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As necessary as a software development process and ongoing maintenance is to a software company, so too is having an application lifecycle management (ALM) tool set or software suite. These suites often have many components to them, covering software processes from development to deployment. This is why it is simpler to choose an entire ALM software suite, rather than buying individual tools. Although simpler, there are still challenges in procuring ALM software, because suites vary in size and capability. Luckily, there are must-have tool capabilities and vendor service offerings that are common to all. This article explores those capabilities and offerings.
Matching features with requirements
Once an organization has determined its must-have needs, it must review the features that various potential tool choices provide. It is important to keep in mind that all the components of ALM are not usually contained in one tool. Some ALM vendors offer a suite of integrated tools to cover most of the components of ALM. Other vendors create niche products that provide specialized functionality in a limited number of components and offer integration with other products in order to provide true ALM.
It is usually helpful to analyze features based on the components of ALM, keeping in mind the organization's pain points, as well as ALM component tools already in use. Look for tools that have strong functionality in the components that are least mature within the organization, and when there are tools that are already in use, look for opportunities to integrate with those tools.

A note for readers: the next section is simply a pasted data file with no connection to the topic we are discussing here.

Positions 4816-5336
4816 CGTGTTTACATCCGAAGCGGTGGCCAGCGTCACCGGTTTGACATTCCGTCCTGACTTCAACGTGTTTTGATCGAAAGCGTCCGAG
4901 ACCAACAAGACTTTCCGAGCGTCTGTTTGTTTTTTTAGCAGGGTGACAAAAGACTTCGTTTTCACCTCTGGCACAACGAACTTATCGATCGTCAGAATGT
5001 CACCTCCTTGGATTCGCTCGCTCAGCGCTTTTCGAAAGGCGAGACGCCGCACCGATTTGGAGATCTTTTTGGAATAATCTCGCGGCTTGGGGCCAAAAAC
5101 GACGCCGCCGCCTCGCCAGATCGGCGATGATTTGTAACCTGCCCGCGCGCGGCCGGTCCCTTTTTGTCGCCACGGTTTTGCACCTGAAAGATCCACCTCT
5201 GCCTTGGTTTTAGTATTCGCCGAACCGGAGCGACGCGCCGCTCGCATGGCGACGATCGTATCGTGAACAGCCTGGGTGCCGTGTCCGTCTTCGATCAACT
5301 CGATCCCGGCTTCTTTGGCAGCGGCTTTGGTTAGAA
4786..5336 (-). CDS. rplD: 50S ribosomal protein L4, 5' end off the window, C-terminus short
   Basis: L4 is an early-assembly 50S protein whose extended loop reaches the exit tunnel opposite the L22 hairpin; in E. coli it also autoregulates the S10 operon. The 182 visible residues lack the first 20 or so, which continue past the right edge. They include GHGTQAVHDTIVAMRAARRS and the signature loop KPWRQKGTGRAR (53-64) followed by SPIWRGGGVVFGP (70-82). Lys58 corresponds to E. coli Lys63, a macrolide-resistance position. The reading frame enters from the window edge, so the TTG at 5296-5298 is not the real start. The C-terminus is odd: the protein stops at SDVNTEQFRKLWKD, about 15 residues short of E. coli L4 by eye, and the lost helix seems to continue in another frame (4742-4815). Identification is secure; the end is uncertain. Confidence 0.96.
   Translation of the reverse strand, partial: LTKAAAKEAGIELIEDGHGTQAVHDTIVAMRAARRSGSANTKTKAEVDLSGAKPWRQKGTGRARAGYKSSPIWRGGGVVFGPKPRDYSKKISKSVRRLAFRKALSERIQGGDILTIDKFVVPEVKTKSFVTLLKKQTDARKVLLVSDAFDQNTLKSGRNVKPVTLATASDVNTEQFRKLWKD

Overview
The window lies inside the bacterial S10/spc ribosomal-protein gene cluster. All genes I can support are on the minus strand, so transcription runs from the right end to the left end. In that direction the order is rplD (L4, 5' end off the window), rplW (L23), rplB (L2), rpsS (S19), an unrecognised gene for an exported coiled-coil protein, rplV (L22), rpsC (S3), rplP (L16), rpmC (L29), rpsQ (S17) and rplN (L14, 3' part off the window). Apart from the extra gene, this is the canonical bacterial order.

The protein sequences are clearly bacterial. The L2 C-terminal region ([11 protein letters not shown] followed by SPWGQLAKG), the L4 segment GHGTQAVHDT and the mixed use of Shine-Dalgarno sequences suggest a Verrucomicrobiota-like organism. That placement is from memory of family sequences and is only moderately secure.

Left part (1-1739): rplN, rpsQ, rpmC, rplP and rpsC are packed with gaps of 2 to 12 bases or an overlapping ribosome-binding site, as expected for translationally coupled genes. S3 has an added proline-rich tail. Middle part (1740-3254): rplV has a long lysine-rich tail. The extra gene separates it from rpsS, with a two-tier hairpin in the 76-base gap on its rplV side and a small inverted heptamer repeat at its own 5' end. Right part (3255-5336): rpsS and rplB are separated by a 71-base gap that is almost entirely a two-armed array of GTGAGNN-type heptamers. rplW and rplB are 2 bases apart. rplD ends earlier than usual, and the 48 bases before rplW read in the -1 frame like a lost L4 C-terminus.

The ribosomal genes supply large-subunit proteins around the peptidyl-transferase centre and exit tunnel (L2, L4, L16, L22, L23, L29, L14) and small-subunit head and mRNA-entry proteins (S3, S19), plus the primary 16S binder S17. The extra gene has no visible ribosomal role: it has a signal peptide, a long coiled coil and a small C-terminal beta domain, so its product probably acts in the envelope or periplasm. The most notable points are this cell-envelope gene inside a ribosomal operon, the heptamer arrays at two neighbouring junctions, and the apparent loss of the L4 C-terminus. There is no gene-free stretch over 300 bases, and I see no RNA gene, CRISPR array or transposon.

Tools that include portfolio management should provide functionality for managing multiple projects and teams, as well as cross-project reporting. Ideally, there should be standard reports and a user-friendly method of creating custom reports. Financial management, resource and demand management, as well as planning and scheduling are important features of portfolio management tools.
There are many project management tools available, but those that are a part of an ALM suite should be fully integrated with both portfolio management and software development lifecycle tools. Often, project management tools are focused on either Waterfall or Agile methodologies; make sure they can provide support across all of your existing and planned projects. All project management tools should include the ability to manage scheduling and resource allocation, as well as provide a dashboard through which project metrics are easily generated. An Agile-focused tool should include user story and task estimation, backlog, release and iteration management, and perhaps an electronic whiteboard. Reporting capabilities should be Agile-based, including velocity and burn down.
Ideally, tools that manage the software development lifecycle should be part of the same product, or at least integrated into a suite of products supplied by the same vendor. Integration among different vendor products can be complicated -- often requiring custom code -- and may not be conducive to an ALM framework. If a vendor does not provide an integrated suite, it should provide pre-built integrations to other tools in order to complete the lifecycle from end to end.